The future will be full of AI-generated images and news articles. But what about videos? The Meta AI research group just revealed its Make-A-Video tool, which creates short clips based on a written prompt. It can also turn still images into videos, or create variations on existing videos.
Early videos produced by Make-A-Video are pretty rudimentary. They’re smudgy, creepy, and clearly “fake.” This AI also has a disturbing habit—it likes to put human hands on non-human subjects. One video, which was made from the prompt “a teddy bear painting a portrait,” looks like it belongs in The Shining.
According to Meta AI’s research paper, the Make-A-Video AI is trained on public and unlabeled videos. It’s certainly the fastest method of training an AI model, but of course, it means that the AI is somewhat unsupervised. It may make incorrect inferences about a video’s contents, and it may be exposed to racial bias, pornography, and other unwanted material.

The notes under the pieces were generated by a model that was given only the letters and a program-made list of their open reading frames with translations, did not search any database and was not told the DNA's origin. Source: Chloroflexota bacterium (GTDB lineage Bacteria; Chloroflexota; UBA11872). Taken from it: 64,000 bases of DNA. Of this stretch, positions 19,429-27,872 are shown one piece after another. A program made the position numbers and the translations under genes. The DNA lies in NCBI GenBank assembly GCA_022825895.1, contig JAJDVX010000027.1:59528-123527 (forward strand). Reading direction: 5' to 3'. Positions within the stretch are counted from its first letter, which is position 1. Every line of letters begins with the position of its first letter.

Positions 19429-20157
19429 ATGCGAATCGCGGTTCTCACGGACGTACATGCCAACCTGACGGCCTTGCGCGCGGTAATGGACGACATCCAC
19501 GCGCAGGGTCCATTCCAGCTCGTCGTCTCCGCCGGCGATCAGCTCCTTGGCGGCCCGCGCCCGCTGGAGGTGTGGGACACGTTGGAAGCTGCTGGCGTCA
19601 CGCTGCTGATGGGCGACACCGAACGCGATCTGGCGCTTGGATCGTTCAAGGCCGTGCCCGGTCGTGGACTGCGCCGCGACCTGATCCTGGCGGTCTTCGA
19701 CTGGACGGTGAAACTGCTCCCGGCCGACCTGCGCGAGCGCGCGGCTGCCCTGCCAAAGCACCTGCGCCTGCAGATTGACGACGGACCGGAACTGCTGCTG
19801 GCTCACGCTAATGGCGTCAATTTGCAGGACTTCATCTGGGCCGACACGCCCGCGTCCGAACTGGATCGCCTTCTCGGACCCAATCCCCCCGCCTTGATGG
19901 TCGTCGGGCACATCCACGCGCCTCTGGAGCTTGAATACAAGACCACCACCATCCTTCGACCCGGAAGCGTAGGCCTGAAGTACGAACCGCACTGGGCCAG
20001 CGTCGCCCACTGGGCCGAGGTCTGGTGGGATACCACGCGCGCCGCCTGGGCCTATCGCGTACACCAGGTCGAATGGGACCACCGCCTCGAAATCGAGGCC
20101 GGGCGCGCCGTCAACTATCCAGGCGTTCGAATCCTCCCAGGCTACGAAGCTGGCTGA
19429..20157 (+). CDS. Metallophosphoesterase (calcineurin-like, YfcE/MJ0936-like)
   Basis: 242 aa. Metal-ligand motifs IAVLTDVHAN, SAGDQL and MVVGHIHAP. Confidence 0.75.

If this Make-A-Video ever opens to the public, Meta AI will probably curb these problems by preventing certain words in user prompts.
Additionally, Meta AI faces several technical hurdles with this AI. It needs to produce individual frames of a video that animate together smoothly, which is quite a difficult task. As a result, Make-A-Video can only produce 16-frame clips at a resolution of 64 by 64 pixels. (A separate AI increases the video resolution to 768 by 768, which explains why this stuff is so smudgy.)
The prospects of a video-generating AI are endless. Regular people and professionals could use such a tool to quickly create content. Of course, tools like Make-A-Video may be used to spread misinformation in the future. And at the time of writing, nobody really knows how to avoid that problem.
If you’re interested in Make-A-Video, visit the project’s website to sign up for early access. We’re not sure when the AI will open to the public.
Source: Meta AI